Jerome notes that such stories are some of Noah’s best-known prehistoric jokes, or things Romulus must have told Remus. Hearing the above, one of the group members whispered, “That made the 28th man he had met whose brother-in-law had owned this dog – not to mention the 117 who owned it themselves.”

Roger croston

The cost of dementia

SIR – My husband has been in an establishment for four years and finances himself (Letters, May 21). He advanced Alzheimer’s disease. I took care of him at home for eight years until he became too much to handle. It cost him savings, which would have paid for our retirement and helped our children and grandchildren.

The emotional strain of having a close relative with dementia is indescribable and, coupled with the financial drain on savings – by no means the fault of the patient – takes this trauma to the extreme. The effect of this on mental health is almost unbearable.

Where are we wrong? Shouldn’t we have saved in our working life or spent our money on cruises? Those who have no savings have their care paid for and are subsidized by those who finance themselves. People with dementia are sick and as such should be funded by the NHS.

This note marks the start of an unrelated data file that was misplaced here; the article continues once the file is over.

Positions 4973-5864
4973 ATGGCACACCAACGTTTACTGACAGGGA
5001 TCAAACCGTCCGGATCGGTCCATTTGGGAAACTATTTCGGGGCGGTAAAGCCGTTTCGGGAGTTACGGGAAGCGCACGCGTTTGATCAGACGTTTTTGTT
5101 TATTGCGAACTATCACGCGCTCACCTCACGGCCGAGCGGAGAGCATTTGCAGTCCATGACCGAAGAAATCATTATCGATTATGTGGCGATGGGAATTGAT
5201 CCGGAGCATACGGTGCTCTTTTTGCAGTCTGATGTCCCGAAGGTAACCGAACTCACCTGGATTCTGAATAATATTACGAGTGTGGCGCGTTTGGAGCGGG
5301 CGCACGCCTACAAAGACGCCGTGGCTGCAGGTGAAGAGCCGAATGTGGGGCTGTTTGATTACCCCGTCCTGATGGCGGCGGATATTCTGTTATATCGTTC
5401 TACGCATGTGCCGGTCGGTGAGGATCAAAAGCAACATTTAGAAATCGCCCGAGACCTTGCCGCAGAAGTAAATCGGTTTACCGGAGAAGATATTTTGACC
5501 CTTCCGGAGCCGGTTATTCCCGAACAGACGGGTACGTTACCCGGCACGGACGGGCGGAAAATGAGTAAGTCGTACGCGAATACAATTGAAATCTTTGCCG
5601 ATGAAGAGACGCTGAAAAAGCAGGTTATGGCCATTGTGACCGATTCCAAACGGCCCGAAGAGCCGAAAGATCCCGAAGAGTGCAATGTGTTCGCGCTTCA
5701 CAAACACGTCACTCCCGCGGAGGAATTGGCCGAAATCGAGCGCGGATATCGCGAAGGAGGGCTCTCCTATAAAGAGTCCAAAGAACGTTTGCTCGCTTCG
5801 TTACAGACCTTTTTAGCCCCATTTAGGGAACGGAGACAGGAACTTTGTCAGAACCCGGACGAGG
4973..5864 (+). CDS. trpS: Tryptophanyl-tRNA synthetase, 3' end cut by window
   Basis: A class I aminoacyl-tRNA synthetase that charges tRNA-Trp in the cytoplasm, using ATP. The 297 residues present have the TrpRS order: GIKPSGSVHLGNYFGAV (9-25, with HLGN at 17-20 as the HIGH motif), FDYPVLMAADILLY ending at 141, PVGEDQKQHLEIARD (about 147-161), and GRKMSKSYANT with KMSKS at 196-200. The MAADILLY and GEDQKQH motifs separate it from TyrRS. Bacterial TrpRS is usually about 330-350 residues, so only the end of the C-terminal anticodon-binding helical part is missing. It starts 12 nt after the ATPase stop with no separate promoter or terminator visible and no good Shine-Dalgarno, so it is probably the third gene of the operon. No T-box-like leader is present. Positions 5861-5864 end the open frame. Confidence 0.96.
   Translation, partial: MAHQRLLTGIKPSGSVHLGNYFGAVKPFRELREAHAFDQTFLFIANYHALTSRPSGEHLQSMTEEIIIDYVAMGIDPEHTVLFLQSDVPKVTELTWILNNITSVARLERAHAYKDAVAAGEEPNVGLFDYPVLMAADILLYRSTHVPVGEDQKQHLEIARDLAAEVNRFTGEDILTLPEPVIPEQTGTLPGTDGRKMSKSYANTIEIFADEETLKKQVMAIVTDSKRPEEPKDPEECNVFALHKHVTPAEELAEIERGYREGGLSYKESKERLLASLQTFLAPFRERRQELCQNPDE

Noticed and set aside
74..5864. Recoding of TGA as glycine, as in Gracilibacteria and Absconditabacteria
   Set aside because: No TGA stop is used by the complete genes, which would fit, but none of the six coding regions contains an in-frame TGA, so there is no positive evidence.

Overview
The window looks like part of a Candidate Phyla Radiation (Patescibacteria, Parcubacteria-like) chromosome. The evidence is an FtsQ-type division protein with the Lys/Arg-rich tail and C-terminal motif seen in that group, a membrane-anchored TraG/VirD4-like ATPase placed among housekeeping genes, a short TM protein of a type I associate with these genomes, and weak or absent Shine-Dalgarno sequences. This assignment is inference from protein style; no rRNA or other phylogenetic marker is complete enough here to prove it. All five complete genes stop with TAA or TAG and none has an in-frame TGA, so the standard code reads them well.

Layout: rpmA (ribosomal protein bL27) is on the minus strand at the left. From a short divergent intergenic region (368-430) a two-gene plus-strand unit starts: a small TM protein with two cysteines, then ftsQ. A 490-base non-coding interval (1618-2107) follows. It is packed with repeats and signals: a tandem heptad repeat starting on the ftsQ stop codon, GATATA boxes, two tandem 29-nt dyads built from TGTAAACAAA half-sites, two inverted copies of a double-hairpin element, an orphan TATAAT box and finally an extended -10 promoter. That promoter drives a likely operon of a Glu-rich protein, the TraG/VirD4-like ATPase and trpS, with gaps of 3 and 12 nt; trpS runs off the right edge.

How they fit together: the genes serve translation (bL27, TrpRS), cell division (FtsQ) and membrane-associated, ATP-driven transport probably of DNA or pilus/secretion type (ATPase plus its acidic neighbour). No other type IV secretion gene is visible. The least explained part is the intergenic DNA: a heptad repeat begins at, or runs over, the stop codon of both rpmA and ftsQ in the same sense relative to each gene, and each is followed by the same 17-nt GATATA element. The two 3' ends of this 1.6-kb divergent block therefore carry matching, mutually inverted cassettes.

Marie Tippins
Leighton Buzzard, Bedfordshire

Gesture policy

SIR – Your report (“Cambridge Donations That Raise an Eyebrow May Be Reported”, May 21) paints a misleading picture of life in Cambridge under our revised Dignity at Work policy and Change the Culture initiative .

We have thousands of students and staff from different backgrounds and countries. They all have the right to feel welcomed and appreciated. We therefore provide a safe way to report concerns and help fight bullying and harassment while raising awareness that small, often unintentional actions can be life-changing.

As stated in our policy on free speech, the university expects everyone to be tolerant of the opinions of others, while remaining courteous. People in any workplace have a right to respectful behavior, even when their opinions are strongly contested, and this is especially the case in a complex and tight-knit community like a university.

Professor Eilís Ferran
Pro-Vice-Chancellor for Institutional and International Relations
Cambridge University

Disconcerting delivery

SIR – When I lived in North Wales in the late 1970s the milkman used to go into the kitchen (Letters, May 21) and put the milk straight into the fridge, which was a bit confusing for the house guests having their breakfast.

Simon verdon
Adderbury, Oxfordshire

The revival of the British open-air theater has left cold